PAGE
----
Language Put to Work: The Making of the Global Call Centre Workforce

Language Put to Work: The Making of the Global Call Centre Workforce

by Enda Brophy

Paperback(Softcover reprint of the original 1st ed. 2017)

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Product Details

ISBN-13: 9781349957729
Publisher: Palgrave Macmillan UK
Publication date: 07/27/2018
Series: Dynamics of Virtual Work
Edition description: Softcover reprint of the original 1st ed. 2017
Pages: 306
Product dimensions: 5.83(w) x 8.27(h) x (d)

About the Author

Enda Brophy is Associate Professor in the School of Communication at Simon Fraser University, Canada.

Table of Contents

Introduction: The Subterranean Stream.- 1. Communicative Capitalism and Call Centre Labour.- 2. Labour's Resistance in the Call Centre.- 3. The Making of the Call Centre Cybertariat.- 4. The Migration of Struggle.- 5. The Organization of Autonomy.- 6. The Making and the Unmaking of the Global Call Centre Workforce.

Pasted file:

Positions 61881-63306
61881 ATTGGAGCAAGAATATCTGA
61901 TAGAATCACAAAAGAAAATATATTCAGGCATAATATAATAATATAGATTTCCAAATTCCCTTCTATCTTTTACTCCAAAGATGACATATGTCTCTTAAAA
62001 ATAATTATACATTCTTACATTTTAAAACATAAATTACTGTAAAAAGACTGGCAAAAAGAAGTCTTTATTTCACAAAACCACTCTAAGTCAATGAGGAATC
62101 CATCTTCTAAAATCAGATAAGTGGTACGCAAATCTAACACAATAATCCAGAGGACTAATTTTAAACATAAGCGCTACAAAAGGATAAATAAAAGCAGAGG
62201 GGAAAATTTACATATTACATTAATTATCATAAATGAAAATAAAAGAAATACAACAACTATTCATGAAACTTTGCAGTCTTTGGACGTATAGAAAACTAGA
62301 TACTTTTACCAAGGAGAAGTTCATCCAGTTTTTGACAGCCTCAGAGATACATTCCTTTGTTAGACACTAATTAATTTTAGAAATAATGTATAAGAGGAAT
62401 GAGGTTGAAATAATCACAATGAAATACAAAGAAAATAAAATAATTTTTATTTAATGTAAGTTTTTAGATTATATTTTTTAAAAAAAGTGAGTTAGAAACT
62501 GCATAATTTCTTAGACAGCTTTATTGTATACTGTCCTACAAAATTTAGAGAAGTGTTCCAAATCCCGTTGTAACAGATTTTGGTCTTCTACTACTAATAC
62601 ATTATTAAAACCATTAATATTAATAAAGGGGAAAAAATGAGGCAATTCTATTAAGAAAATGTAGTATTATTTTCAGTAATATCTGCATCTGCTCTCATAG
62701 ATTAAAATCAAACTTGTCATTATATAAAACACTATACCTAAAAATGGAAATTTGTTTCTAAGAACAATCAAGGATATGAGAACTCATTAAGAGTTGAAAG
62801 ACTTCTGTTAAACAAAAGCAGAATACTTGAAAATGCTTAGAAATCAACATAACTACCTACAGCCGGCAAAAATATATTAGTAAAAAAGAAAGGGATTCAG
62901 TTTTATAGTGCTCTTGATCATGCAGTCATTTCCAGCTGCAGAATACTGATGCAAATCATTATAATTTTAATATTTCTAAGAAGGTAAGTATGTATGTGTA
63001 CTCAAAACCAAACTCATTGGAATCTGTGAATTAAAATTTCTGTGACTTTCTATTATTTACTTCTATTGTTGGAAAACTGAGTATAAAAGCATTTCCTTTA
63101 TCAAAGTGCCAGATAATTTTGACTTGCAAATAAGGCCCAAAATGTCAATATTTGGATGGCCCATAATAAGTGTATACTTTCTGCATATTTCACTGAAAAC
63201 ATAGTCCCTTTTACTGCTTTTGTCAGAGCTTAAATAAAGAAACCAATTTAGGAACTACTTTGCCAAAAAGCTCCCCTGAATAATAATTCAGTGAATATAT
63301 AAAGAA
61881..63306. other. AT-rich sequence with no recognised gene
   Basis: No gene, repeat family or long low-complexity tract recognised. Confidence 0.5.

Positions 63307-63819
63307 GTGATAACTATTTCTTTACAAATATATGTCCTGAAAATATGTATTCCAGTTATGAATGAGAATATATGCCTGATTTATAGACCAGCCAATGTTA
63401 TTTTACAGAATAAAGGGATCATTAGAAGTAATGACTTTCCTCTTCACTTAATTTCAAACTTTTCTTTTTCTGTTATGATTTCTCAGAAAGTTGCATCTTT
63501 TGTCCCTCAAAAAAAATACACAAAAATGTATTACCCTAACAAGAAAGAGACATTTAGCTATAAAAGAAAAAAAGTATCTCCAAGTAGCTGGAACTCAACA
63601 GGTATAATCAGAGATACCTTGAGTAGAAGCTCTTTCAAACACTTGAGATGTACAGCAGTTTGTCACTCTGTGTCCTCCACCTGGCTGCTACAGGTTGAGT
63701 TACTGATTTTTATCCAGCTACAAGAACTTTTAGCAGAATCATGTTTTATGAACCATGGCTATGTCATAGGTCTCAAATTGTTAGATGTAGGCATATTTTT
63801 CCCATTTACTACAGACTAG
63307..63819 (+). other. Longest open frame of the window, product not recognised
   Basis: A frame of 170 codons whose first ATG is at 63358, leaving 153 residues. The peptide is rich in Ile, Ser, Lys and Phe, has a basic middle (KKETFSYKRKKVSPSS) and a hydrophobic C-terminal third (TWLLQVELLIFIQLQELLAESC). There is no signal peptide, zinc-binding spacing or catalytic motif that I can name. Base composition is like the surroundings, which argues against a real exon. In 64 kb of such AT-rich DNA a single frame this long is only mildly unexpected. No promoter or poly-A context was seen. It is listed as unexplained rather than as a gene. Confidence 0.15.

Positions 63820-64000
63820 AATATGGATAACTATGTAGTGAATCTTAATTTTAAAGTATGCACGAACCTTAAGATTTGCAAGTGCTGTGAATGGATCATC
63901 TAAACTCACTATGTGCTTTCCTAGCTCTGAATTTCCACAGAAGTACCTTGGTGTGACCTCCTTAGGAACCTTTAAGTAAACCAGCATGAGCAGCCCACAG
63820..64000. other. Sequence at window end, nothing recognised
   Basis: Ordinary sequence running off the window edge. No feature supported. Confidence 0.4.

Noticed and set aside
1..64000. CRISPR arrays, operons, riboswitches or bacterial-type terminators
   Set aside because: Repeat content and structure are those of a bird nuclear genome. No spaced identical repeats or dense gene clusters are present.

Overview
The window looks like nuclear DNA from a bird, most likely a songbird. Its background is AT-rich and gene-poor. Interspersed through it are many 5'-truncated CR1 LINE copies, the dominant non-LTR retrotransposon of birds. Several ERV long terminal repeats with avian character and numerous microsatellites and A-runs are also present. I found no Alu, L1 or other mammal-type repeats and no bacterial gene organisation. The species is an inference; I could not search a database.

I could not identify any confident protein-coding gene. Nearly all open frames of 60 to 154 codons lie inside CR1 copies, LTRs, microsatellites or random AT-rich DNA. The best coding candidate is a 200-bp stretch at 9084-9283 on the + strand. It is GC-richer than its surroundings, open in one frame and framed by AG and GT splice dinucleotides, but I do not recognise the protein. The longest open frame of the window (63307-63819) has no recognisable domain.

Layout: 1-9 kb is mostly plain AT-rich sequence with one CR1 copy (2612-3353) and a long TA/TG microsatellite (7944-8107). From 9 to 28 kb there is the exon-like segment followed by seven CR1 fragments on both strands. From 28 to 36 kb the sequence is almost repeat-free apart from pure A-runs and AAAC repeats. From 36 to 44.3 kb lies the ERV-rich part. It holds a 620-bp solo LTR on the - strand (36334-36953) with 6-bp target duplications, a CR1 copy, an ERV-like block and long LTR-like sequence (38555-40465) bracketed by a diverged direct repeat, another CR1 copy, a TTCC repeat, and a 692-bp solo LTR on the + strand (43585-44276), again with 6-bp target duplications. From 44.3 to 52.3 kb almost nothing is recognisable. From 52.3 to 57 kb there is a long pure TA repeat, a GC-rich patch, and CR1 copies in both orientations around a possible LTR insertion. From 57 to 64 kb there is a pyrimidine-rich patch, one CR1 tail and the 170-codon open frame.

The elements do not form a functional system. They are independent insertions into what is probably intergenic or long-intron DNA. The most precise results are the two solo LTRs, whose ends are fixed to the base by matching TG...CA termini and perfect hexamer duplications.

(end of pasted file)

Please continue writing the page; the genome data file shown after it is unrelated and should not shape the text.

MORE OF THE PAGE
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From the Publisher

“Language put to work, human communication subjected to the accumulation of capital: this is quite possibly the most important and dramatic transformation of our time. Whoever wants to understand the major transformations in the field of production and daily life must read Brophy’s outstanding book.” (Franco Berardi, independent scholar, Italy)

“As we waited with baited breath for the arrival of the knowledge worker, we did not expect human communication to be turned into factory work. In this audacious book on call centre work, Brophy not only uncovers the subjugation of language to communicative capitalism, he also reveals the creative possibilities of labor resistance and alternate trajectories.” (A. Aneesh, University of Wisconsin–Milwaukee, USA)

“This is a comprehensive, theoretically informed, lucidly written, beautifully researched and ultimately inspiring study of one the front lines of class struggle in digital capitalism—the call centre. Brophy gives us the living voices of workers on the tele-assembly lines speaking out against their managerial reduction to profitable, abstract communication; we should listen.” (Nick Dyer-Witheford, University of Western Ontario, Canada)

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